Ryan Pollin, ERS, for Zondits
In late February, ISO-New England’s Gordon van Welie gave the 2018 State of the Grid presentation. The presentation slides detail New England’s generation mix and the various electricity markets. van Welie’s discussion on reliability and the health of the grid is a great lay of the land for understanding where New England was and where we are headed.
In the long view, the New England electricity grid is in a good place. The price of electricity is low (compared to the past, not other regions), congestion and reliability costs remain a fraction of what they used to be, and carbon-intense resources coal and oil contribute just 3% of the region’s energy, down from 40% in 2000. More retirements of coal, oil, and nuclear power are expected (a remarkable total of 16% of current capacity), and new capacity is stepping in to fill the need in the form of wind (58% of proposed capacity); natural gas (31% of proposed capacity); and solar, energy efficiency, and battery storage (together 11% of proposed capacity). In van Welie’s words, this is “a race to replace” the retiring capacity; if the speed of plant retirements outpaces the speed of incoming resources, the risk of unreliability increases because the grid will be undersized until the new resources become available.
The Forward Capacity Market (FCM) is burgeoning into a larger share of energy market value, and the biggest force is energy efficiency. From 2012–2016, the FCM totaled 1.0–1.2 billion dollars in whole electricity. In 2017 that number is expected to finalize at 2.2 billion dollars – a huge increase. This slide shows the breakdown of what is participating in these forward capacity auctions.
The gross peak and gross load forecasts continue to climb upwards, but after accounting for behind-the-meter solar and energy efficiency, peak demand is projected to flatline and total energy is projected to fall. While these forecasts look great, they are incomplete and therefore shouldn’t be completely trusted. Decarbonization of transportation and heating is not included in that load forecast slide, and van Welie half-admits to that on the next slide: “The ISO plans to start working this year with regional stakeholders to quantify the impact of the states’ decarbonization policies [of transportation and heating] on long-term demand. While we don’t know exactly how fast electric vehicle loads are going to ramp up, they will surely be a significant trend of the coming decade, so to give this forecast without a clearer asterisk feels a little unfair.”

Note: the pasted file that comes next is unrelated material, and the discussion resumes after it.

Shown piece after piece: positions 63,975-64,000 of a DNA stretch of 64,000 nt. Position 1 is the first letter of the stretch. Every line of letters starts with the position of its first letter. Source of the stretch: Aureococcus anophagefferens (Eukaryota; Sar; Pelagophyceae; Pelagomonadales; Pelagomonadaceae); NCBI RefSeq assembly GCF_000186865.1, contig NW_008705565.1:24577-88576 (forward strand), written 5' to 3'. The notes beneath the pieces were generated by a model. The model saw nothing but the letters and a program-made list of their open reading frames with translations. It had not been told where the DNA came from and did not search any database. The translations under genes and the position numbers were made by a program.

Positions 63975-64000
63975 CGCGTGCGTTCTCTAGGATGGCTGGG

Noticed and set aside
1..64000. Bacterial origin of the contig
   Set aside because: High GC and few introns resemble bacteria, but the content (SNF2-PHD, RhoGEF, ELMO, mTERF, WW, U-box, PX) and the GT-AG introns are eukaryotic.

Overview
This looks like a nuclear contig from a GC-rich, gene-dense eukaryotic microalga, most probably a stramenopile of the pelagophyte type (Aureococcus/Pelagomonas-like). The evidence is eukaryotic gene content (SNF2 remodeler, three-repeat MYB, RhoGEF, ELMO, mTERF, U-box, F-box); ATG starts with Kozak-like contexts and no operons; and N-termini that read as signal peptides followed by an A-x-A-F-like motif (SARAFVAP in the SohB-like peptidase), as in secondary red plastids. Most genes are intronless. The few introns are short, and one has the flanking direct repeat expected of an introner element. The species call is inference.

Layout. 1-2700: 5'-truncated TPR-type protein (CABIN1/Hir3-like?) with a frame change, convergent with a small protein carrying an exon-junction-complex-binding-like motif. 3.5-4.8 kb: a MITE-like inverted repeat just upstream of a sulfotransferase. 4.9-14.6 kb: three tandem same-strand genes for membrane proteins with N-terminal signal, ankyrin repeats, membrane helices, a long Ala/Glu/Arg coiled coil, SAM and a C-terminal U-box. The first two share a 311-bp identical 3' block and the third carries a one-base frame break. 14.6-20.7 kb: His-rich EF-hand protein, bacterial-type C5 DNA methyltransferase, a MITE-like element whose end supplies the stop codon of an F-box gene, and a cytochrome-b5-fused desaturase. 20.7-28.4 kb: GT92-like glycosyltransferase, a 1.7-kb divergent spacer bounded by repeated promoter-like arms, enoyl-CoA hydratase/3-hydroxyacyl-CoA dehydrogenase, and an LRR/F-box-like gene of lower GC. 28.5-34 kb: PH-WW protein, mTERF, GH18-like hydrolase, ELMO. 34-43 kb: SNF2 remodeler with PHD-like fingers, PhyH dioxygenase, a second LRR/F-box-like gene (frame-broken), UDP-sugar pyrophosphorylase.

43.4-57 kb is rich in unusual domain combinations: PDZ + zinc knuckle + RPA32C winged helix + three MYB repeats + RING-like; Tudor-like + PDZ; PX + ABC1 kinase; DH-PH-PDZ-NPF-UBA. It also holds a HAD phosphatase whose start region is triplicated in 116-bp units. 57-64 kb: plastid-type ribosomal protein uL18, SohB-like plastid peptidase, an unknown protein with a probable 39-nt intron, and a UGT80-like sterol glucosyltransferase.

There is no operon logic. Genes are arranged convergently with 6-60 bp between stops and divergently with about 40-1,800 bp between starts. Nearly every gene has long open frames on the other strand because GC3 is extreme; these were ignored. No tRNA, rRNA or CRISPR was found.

The next portion of the presentation revisits the natural gas shortage from the winter of 2016–2017 and lays out the ISO-NE’s recent findings on a forward-looking fuel security analysis. During that cold spell, the local marginal price for electricity spiked from around $40/MWh to $287/MWh due to a shortage in natural gas available for producing electricity. (Residential and space heating end uses are prioritized because they have no backup.) In those two weeks, New England generators burned more than twice the amount of oil than all oil burned in 2016 for electricity.
Several scenarios were exercised to determine the vulnerability of the grid to outages caused by fuel shortages, capacity losses, and other factors. There were no shocking conclusions: 1) yes, there are scenarios that could get us into trouble; 2) increased renewables and gas all lessen the risks, especially if they outpace the retirement of coal, oil, and nuclear plants.
The presentation closes with a focus on the future, including a new proposal, “Competitive Auctions for Sponsored Policy Resources (CASPR),” recently submitted to FERC. The intent of CASPR is to ensure that resources not demanded by state policies (such as new gas plants) are not out-competed by wind and other emissions-reducing resources, as there will likely be a need for some resources that are not necessarily also popular with state legislators and voters.
van Welie also outlined three significant improvements to the various electricity markets on the horizon. Starting in 2018, pay-for-performance initiatives will be allowed into the FCM, demand response resources will be participating in daily energy dispatch (not just the capacity market), and advanced energy storage technologies will be allowed to act as dispatchable resources in the energy market.
There are a few things that I believe they could have more fully covered in the presentation:
- The illustration of the carbon intensity of the grid is weak. The bonus slide shows that the average emissions rate is 30% lower in 2016 than it was in 1999, but we don’t have any understanding of when and how that happened. What will the emissions rate do under the projected load and resource capacity forecasts? I am happy to see the declining role of coal and oil for producing energy and would like to see the emissions effects of the growth of natural gas on the grid (48% of capacity and climbing). Since the ISO-NE doesn’t have any decarbonization goals of its own, it’s not a big surprise this wasn’t front and center. But given the policy goals of various New England states, I expected them to show the bean-counting for kTCO2e in a little more detail.
- New elective transmission upgrades are bringing in additional capacity of zero-carbon electricity, including Hydro-Quebec and other Canadian hydroelectric resources. Massachusetts requires over 1 GW of additional clean energy capacity by 2022, and the expectation was that nearly all of it would come from Hydro-Quebec – until a surprise permit denial in New Hampshire this month threw a wrench in the plans.
The full State of the Grid presentation and comments are available from ISO-NE on their website.